Who knows what Brian Lewis made of these scripts? He clearly gave his all to the artwork so one assumes he probably loved the craziness of the concept. The detail Lewis put into the pages was wonderful and it certainly came across as the work of someone who enjoyed what he was doing. A regular on Smash!, Brian Lewis was also the artist of Space Jinx and on many episodes of Charlie's Choice, proving he could also handle humour strips with ease and without any of the awkwardness that is sometimes evident when adventure artists try to do more cartoony material. He truly was one of the greatest artists of British comics and it's a tragedy he died so young, at just 49 in 1978.

With chapter three, the arm scuttled towards England, confronted by the army on the Forth Bridge who were unable to stop it. Meanwhile, an earnest caption tells us "The giant legs were striding across the Hampshire countryside!".

With chapter four the air force are brought in to tackle the rampaging thing. "Our orders are to attack those legs - and utterly destroy them!" barks a pilot in all seriousness.

The attack proves futile. "We might just as well have been using pea-shooters" says another pilot. Meanwhile, John Silverlight, who seems to have developed a mental connection with the creature, wakes from his delirium in hospital and cries "The Old Man! Go to the top of the Old Man!" The military have realised the arm and legs are heading in one direction, towards the Lake District and a mountain called The Old Man.

Chapter five shows what lies on the summit of the mountain; a torso and another arm! "It - it's unbelievable!" gasps a military officer, as though the preceding hours had been normal. The legs arrive, join with the torso and arm, and retrieve the other arm as it approaches. Now the creature was complete, except for its head.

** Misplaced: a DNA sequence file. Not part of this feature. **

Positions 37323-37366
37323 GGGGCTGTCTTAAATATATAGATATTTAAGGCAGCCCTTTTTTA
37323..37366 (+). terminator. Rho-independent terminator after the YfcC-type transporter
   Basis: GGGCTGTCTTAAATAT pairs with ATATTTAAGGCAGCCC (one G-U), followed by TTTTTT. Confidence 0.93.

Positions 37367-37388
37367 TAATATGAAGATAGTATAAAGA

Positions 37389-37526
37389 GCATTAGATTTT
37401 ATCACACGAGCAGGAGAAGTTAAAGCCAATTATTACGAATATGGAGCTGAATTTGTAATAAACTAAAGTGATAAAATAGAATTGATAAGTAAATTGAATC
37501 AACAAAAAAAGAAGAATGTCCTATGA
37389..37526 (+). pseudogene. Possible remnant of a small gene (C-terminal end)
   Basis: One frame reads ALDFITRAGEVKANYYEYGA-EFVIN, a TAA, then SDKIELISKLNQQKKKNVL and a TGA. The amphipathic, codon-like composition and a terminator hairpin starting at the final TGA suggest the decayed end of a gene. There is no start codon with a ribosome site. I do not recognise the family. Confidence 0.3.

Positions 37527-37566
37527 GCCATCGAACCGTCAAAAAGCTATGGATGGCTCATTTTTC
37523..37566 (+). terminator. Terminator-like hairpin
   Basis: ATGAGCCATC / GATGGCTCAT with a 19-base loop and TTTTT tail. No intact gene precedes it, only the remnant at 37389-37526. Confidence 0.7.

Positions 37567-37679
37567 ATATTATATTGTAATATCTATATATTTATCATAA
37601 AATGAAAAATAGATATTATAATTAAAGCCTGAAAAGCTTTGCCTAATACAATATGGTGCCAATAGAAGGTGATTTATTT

Chapter six has the creature continue its path of destruction, trampling villages under its feet. Following its progress, John Silverlight sees it walk into the sea and submerge itself beneath the water. Three days later Whitehall decides the menace is dead, but Silverlight has a different opinion: "Don't you see - that thing has walked into the sea for only one reason... it's seeking its head on the bed of the sea!"

True enough, two weeks later, a mighty hand reaches up out of the North Sea sinking a trawler, and the creature emerges... complete with head!

That chapter promised us a surprise ending... one we received the following week in Smash! No.15, although kids who may have been expecting a big battle scene would be disappointed as the conclusion was quite low key. Suddenly we were expected to feel sympathy for the creature which we're told is "alone amid a bewildered terrified mankind which prayed for its destruction" and that it's "like a lost and frightened child seeking help".

John Silverlight confronts the creature, having formed a bond with it because (we're now told) the monster's spiky fur punctured his skin. Silverlight senses that the creature came here via electronic impulses so he finds a way to send it back to the Moon. Leading the now-passive creature to a telegraphy station, the process begins to make the monster vanish, as it breaks down into radio waves and is transmitted back to its Lunar home.